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GSK, OncoMethylome Investigating Methylation Markers in Immunotherapy Program

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Originally published Sept. 28.

By Turna Ray

In its third drug/diagnostic co-development deal announced in 14 months, GlaxoSmithKline has struck a partnership with OncoMethylome Sciences for the "potential use" of one of OncoMethylome's DNA methylation-specific PCR biomarkers to personalize a drug in its immunotherapy development program.

OncoMethylome could not disclose to PGx Reporter the specific drug development program in which its marker will be used. "GSK has several immunotherapy projects, and at this stage we are not allowed to disclose the program we are working on," OncoMethylome CEO Jan Groen said in an e-mail.

In a statement announcing the deal last week, OncoMethylome described the biomarker of interest as "stable, highly accurate, and, unlike many other biomarkers, [it] allows for the analysis of non-invasive tissue samples."

GSK's undisclosed immunotherapeutic will be co-developed with OncoMethylome's test, according to Groen.

It can be surmised however, that OncoMethylome's biomarker will mostly likely be used to personalize a drug in GSK's internal Adjuvants program, which is focused on developing adjuvant therapies for diseases with limited treatment options, such as cancer. As part of this program, GSK is advancing a class of drugs called Antigen-Specific Cancer Immunotherapeutics, or ASCIs, in the oncology setting.

GSK's latest pipeline, last updated in February, includes three ASCIs under development: a MAGE-A3 antigen in non-small cell lung cancer and melanoma in Phase III studies; and a WT1 ASCI in acute myeloid leukemia in Phase II trials.

The two MAGE-A3 indications are already spoken for in terms of companion diagnostic development.

In July 2009, GSK inked a deal with Abbott Molecular to develop a PCR-based commercial pharmacogenomic test for its investigational non-small cell lung cancer immunotherapeutic. The companion test will be based on Abbott's m2000 instrument platform and will screen NSCLC tumors for expression of the MAGE-A3 antigen in order to determine which patients should receive GSK's MAGE-A3 ASCI (PGx Reporter 07/15/09).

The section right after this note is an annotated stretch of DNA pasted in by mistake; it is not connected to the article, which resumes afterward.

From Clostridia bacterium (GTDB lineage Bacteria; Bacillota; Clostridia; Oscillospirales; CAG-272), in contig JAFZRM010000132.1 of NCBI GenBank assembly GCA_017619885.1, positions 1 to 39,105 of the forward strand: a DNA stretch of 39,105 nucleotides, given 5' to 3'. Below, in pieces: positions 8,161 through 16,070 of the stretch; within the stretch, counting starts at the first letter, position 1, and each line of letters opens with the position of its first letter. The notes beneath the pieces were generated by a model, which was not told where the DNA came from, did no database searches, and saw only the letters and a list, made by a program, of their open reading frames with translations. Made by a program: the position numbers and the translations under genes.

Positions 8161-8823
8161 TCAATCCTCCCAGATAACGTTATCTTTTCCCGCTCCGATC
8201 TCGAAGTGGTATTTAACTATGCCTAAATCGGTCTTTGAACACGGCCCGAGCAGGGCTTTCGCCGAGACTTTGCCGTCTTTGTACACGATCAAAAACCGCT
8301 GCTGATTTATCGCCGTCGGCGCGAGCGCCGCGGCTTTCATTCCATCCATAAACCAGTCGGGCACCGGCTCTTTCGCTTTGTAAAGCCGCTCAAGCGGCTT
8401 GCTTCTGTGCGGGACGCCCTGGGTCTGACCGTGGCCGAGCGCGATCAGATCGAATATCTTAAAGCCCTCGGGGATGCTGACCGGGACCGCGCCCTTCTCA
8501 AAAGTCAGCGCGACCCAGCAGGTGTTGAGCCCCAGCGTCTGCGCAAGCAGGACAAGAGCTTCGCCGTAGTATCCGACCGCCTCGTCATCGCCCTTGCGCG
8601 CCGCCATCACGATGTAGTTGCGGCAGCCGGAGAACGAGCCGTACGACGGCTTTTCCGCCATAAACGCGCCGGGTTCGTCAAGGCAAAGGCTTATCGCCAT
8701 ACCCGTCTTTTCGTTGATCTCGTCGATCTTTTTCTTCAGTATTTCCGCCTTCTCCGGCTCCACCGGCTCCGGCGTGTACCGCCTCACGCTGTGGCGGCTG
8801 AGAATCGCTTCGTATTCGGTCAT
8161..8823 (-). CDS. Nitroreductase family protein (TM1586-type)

This year, GSK and Abbott extended their prior collaboration into developing a commercial test for the MAGE-A3-targeting ASCI for the adjuvant treatment of skin cancer (PGx Reporter 03/10/10).

That leaves the WT1 ASCI, an immunotherapy targeting the so called Wilms' tumor suppressor gene, which encodes the zinc-finger protein WT1 that has been shown to inhibit cell growth in certain cancers. According to previously published data, the WT1 gene is expressed in 73 percent to 100 percent of patients with AML and is thought to keep leukemia cells viable.

According to ClinicalTrials.gov, GSK is currently recruiting participants for a Phase I study involving the WT1 ASCI, investigating the safety of the drug when given as a post-consolidation treatment in patients with WT1-positive AML in first complete remission. The inclusion criteria for the trial require that patients' blast cells show expression of WT1 transcript, detected by quantitative real-time PCR.

GSK is also studying the drug in a Phase I trial as a treatment for AML patients with a suboptimal clinical response to induction chemotherapy. This study has similar inclusion criteria.

In addition to its partnership with GSK, OncoMethylome has several other collaborations with cancer research centers, such as Johns Hopkins, as well as commercial and collaborative partnerships with Laboratory Corporation of America, Schering-Plough, Roche, Merck Serono, and Qiagen.

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